Sallie Henderson was the first Alabama-born child of William Lee and Eleanor Ann Selina Shelby Henderson. Born on January 12, 1853, she was christened Sarah Jane, but lived and died as Sallie. She was so completely known by that name that many of her closest relatives did not know that Sarah Jane was her legal name.
The Hendersons had moved from the Hopewell community near Charlotte in Mecklenburg County, North Carolina, to Perry County, Alabama, some time in the 26 months between the birth of their daughter Hattie in November of 1850 and Sallie’s birth in January of 1853.
At the time of her birth, Sallie’s siblings were Mary Amanda, 12; Martha Elizabeth, 11; Margaret Isabelle, 7; Joseph Asmon, almost 6; and Harriet Caroline, 2 years and 2 months. She would later have three younger brothers—John Madison, born July 10, 1855, William Daniel, January 21, 1858, and Franklin Smith, March 8, 1860.
The home in which Sallie grew up was peopled with many relatives and friends in addition to her own sisters and brothers. Census reports from Alabama and later from Texas always list in-laws, grandchildren and friends as residents in the home. In 1860, when Sallie was 7, the census lists J. M. Shelby, who would later marry Martha Elizabeth, as a part of the household. Mary Amanda was married and not listed in the Henderson family, but that brought the number of people living in the house to 11. (See 1860 Census.)
By 1870, the family had increased to 14. Mary Amanda had been widowed and had moved back into her parents’ home with her children Margaret Selina and James Milton McGahey. Martha Elizabeth, whose first husband had died during the Civil War, but who was already married to William T. McGahey, was also listed as a resident in the home. Her husband was not, but there was included a 17-year-old male whose name was Jessie.
The Alabama farm on which Sallie grew to adulthood was anything but prosperous. The soil was red clay and rocky, rich in iron but poor in other nutrients for crop-growing. The family worshipped at Bethesda Presbyterian Church, which they had founded. Located near today's village of Heiberger and across the road from their farm, it provided both the social center and the religious foundation of their lives.
Sallie was 8 when the Civil War began. It would engage most of the efforts of Alabamians for the next four years.
When she was 26 years old, the William Lee Henderson family, including all nine of their children—sons and daughters, sons-in-law, daughters-in-law, and grandchildren moved from Perry County, Alabama, to Smith County, Texas, and settled on adjacent farms in and around what was then known as the Saline Community.
Sallie made the move by train, along with her parents, sisters, and all the children. Her older brother Joseph Asmon and his wife, Samantha Jane, already were in Texas and he had helped choose the land to which the family moved. The men in the family used five wagons to haul the household furnishings across the 500-mile trek.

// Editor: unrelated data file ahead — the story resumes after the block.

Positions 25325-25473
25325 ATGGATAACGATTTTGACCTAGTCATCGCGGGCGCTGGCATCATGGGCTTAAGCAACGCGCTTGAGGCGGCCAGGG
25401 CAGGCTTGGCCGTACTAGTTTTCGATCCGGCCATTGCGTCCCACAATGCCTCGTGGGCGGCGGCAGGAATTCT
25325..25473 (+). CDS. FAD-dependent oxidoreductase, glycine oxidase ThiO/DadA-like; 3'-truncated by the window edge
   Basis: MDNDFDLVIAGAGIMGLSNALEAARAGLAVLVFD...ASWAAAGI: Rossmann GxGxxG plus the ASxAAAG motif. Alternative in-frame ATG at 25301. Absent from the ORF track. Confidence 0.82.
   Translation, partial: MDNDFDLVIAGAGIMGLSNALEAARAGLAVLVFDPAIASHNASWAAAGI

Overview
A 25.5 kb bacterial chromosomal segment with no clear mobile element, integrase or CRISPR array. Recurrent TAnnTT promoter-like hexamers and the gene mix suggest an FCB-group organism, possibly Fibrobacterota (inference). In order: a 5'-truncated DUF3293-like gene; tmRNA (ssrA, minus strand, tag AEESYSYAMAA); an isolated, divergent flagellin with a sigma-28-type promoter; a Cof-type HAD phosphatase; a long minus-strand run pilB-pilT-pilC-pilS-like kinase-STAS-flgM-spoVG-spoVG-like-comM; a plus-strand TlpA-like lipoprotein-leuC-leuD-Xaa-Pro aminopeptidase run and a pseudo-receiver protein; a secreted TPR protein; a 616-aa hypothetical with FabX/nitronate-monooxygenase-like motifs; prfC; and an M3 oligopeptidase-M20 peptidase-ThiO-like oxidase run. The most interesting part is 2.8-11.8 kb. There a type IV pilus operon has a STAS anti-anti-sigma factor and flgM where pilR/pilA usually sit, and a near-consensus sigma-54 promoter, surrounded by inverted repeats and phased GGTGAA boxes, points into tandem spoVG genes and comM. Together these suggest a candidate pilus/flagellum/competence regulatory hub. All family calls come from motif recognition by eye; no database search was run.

On the wagon train, in addition to the Hendersons, was the Love family; John Wesley Arendell, who was married to Margaret Isabelle Henderson; Uriah B. Dobbins, who was married to Mary Amanda Henderson McGahey; William T. McGahey, who was married to Martha Elizabeth Henderson Shelby; and Jesse Edwin Crews, who was married to Harriet Caroline Henderson.
Also along was Henry Calvin Crews, a 22-year-old bachelor and first cousin of Hattie’s husband, Jesse Crews. He was destined to figure prominently in Sallie’s life and in the Henderson family.
Four and a half years passed. Sallie was a charter member of Bethesda Presbyterian Church in Lindale. She would remain a pillar of the church for the remainder of her life, teaching Sunday School, attending worship services, and being present at all memorial services and most other gatherings.
On June 22, 1884, Sallie married Henry Calvin Crews at Bethesda Presbyterian Church in rites performed by Rev. Luther H. Wilson, pastor.
Her brother John Madison Henderson, in the journals he kept from January of 1879 for the next 25 years, in characteristic style, buried the news of the Crews-Henderson nuptials between two casual sentences. He wrote: “Sun. June 22—Went to Sunday School and preaching. Went to Ma’s this eave. Just before services, Henry Crews and Sallie Henderson were married then we heard a good sermon.”
Henry was a popular man, who had long been a part of the Henderson mélange even before he was an official part of the family. Helen Shores recalls him as a person who was easygoing and who always saw the bright and amusing side of any situation.
Four children were born to the Crews union. Only two lived to adulthood. A son, Walter James, was born November 25, 1885, and two years later, a daughter, Lizzie Lee Crews, was born on February 10, 1888. Two boys died as newborns. The first, unnamed, was born July 10, 1890, and died when he was two months old, on September 13, 1890. The second was born September 27, 1892, named Jesse, and lived only three days. Both Walter and Lizzie lived to adulthood in the community of their birth.
Henry died on August 30, 1929, and is buried in Bethesda Cemetery. Sallie was a widow for almost 12 years. She died March 2, 1941, at the age of 88, having outlived all her sisters and brothers, and is buried beside her husband.
Sarah Jane “Sallie” Henderson Crews (1853–1941)